Issue 104, Spring 2007
What Are they Thinking? Student Activists Speak Out
Should a principal have the right to “prior review” a student newspaper?
If a school’s administration is allowed to review their student newspaper’s content before it is published, I believe it compromises the student’s free speech rights. By not allowing students to express their personal opinions uncensored, a school newspaper becomes nothing more then propaganda.
— Andy Musser
Should student artwork be displayed if it could be considered “offensive”?
If it takes an image of violence to get others to see how horrible it is then that should be displayed. If we did not see the worst images of wars we would be more willing to go into them and to commit those same acts in our lives. It is the nightmare images of war, death and famine that make those decisions less desirable.
— Joe Holliday
Does abstinence-only sex education work?
Abstinence-only sex education is not only a form of censorship, it is bad public policy. Rather than teaching young people the information that they need to become healthy and functional adults, many abstinence-only until marriage programs provide inaccurate or incomplete information. For over a decade, we have been doing a disservice to our young people by not providing them with all the tools they need to make responsible decisions. In a world where sexually transmitted infections are so common, this is not only censorship it is criminal.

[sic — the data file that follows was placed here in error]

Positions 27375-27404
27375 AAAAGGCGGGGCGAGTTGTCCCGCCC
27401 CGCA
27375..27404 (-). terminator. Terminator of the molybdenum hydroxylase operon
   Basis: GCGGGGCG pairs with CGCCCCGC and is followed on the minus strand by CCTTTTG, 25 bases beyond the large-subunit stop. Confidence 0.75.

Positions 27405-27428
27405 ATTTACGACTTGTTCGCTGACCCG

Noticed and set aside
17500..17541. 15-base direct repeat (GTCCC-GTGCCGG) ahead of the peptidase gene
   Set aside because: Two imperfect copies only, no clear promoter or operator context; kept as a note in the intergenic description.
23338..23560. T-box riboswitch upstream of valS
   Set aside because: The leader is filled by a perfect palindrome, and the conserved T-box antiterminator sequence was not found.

— Kehinde Togun
What do you think about the current Supreme Court case Morse v. Frederick?
Between “bong hits 4 jesus” and the “vagina incident,” students are testing their free speech and utilizing their freedom to the fullest extent. It is important for students to understand their rights in order to have a stance and make a statement.
— Megan Reback
Should social networking sites be banned in school?
I do not believe Myspace.com, Facebook.com, or any other social networking site is fundamentally harmful. Banning such sites would not solve any of the related issues and would only push students to find other outlets for the same type of self expression. If schools prohibit these websites on campus, there are numerous other websites that aren’t considered “social networking sites” that students can use to display pictures and other personal information.
— Andy Musser
I think a major issue for teens is that sometimes we need to be trusted. You can allow us to use Facebook, or to listen to music because you taught us well. I think that some adults feel that one song or one movie can change a person, but what they forget is that we have seventeen or eighteen years of life experiences that hold a lot more weight than a single song.
— Emily Duhovny